AROUND 1,500 Londoners gathered in Geraldine Mary Harmsworth Park on Saturday 30th January for a rally and march to protest at the Housing Bill currently making its way through Parliament. The march was organised by Lambeth Unite Community branch with other housing groups such as Defend Council Housing.
This Bill will accelerate the social cleansing process now going on throughout London and many other cities in the UK, whereby the costs of renting or buying a home are rising beyond the reach of most working class people and the middle classes as well.
The Bill will promote the right of council tenants to buy their homes – a process that has seen millions of council homes transfer into private hands and end up in the hands of corporate landlords charging thousands of pounds in rent a month.
The Bill also aims to end council housing altogether by urging councils to sell off “high value” homes if they become empty and to reinvest the money in building “high quality homes” – which no ordinary people can afford.
London is already now full of beautiful private estates and tower blocs, with many apartments standing empty because they have been bought by investors from around the world who are counting on the price of housing in London continuing to rocket.
The rise in house prices and private rents has been extraordinary and economists warn that this is a bubble which has to burst at some time. People are being forced to pay hundreds of pounds per week to rent a mattress in a cramped cupboard.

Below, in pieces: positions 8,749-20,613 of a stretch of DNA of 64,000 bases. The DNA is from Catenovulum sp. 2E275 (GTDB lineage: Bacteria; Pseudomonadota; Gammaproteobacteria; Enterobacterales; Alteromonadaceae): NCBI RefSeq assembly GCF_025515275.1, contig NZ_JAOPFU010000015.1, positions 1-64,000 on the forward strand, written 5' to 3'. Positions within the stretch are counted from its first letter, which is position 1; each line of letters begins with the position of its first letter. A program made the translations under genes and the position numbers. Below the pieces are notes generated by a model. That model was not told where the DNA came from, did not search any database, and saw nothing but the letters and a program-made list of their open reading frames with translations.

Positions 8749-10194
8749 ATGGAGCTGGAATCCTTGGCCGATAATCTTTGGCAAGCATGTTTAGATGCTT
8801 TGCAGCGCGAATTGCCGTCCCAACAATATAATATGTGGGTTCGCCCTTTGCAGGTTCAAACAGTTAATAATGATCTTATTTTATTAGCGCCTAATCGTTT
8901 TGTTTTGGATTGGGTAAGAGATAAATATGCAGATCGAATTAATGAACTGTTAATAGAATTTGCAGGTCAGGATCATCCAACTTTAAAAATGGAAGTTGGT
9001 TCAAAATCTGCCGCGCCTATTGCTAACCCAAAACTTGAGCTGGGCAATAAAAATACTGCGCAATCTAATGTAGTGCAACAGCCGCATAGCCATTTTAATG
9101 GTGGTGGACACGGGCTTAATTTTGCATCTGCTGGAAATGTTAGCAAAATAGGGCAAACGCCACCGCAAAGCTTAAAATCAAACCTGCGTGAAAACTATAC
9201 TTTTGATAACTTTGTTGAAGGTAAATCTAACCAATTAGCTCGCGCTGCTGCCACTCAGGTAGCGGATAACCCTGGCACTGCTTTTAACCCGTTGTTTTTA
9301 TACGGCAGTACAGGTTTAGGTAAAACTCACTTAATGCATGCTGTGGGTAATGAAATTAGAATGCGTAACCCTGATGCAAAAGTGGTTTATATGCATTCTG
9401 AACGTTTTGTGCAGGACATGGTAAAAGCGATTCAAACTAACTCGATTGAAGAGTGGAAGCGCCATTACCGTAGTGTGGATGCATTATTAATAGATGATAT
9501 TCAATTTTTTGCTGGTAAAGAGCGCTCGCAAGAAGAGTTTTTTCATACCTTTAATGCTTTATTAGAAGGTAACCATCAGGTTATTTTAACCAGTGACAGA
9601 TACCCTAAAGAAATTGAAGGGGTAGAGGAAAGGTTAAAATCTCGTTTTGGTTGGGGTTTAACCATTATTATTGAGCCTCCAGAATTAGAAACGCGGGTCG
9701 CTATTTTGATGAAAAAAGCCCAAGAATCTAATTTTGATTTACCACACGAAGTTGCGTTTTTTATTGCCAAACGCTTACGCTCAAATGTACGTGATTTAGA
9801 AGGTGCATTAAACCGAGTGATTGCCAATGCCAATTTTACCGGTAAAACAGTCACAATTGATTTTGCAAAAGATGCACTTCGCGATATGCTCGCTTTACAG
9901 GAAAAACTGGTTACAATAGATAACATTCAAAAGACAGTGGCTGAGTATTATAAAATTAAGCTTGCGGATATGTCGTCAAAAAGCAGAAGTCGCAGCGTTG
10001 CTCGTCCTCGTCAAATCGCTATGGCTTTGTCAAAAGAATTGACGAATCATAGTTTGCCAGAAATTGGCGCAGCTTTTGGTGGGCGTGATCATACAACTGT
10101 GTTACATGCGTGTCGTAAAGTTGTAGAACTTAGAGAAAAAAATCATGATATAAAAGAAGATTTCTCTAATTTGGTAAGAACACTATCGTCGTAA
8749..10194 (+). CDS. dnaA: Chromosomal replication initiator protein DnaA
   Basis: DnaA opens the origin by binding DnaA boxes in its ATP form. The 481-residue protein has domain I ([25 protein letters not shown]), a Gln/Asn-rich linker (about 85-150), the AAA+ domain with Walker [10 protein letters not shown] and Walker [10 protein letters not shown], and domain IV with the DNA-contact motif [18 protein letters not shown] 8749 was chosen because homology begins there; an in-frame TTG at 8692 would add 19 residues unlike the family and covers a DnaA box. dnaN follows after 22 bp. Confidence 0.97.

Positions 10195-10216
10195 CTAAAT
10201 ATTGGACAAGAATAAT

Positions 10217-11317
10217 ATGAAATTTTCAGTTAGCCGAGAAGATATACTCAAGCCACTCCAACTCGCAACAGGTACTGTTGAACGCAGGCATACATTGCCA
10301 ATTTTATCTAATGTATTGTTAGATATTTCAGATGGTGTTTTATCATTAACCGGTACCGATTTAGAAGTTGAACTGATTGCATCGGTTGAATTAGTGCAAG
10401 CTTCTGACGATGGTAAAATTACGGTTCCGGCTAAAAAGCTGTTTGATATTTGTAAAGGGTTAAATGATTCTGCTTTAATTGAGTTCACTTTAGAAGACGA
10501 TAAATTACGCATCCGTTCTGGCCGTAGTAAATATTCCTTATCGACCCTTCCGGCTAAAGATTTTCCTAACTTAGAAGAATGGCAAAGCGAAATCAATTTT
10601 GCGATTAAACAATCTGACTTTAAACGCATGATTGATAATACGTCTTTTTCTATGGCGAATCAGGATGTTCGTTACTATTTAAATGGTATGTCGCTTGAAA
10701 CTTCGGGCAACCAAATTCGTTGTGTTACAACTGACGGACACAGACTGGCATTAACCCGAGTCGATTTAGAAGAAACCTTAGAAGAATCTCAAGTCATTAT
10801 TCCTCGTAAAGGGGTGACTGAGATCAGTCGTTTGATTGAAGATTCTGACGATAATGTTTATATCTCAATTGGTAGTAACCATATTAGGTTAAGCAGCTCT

There are no controls on rents nor on the quality of the accommodation being offered, and racketeering slum landlordism is on the rise again.
Dozens of giant council estates have already been demolished to make way for these luxury estates and the tenants have been forced to move well outside London, sometimes hundreds of miles away from their families, communities and schools – or face life on the streets.
Small traders are also affected by their rents tripling within a couple of years. The traders operating fruit and vegetable stalls from under the railway arches in Brixton market are being forced out to make way for up-market dining places.
Speakers at the rally included Green Party leader Natalie Bennett and some local Labour councillors.
These councillors were given a rough ride by the crowd – they were the ones who had decided to hand over their entire housing stock management to a local estate agent and to go ahead with demolishing council estates such as the Aylesbury to make way for luxury homes.
Hecklers challenged speakers repeatedly about a series of evictions of protestors at the Aylesbury Estate. This estate is being torn down by a partnership of Southwark Council and the Notting Hill Housing Trust (NHHT). The NHHT is one of a new breed of housing associations turned property developers, who specialise in knocking down council housing and replacing them with shared ownership private homes or apartments at “affordable rents”, that is at up to 80 per cent of private sector rents.
Its chief executive, Kate Davies – pay £205,000 a year – is on record as saying that “council estates are ghettos of needy people” and that “private ownership is preferable to state provided solutions”.
Not to be outdone, the leader of Lambeth Council Lib Peck, member of the right-wing Progress group in the Labour Party, also turned up on the march. Peck also has a record of evicting tenants and destroying housing co-ops that ran short life properties in Lambeth.
The Housing Bill will also introduce a pay-to-stay tax if a household earns more than £40,000. Council tenancies will be reduced to last between two to five years and will be continually reviewed, giving no security of tenure.
Various housing community struggles were represented such as the Cressingham Gardens Estate group battling with Lambeth Council, which wants to demolish their homes, and Central Hill Estate involved in a similar struggle.
Lambeth tenants and activists were joined by others from Southwark and Lewisham and from across north London to march over Westminster Bridge to rally outside one of David Cameron’s many homes at 10 Downing Street. On the way some young marchers tried to invade local estate agents but did not succeed.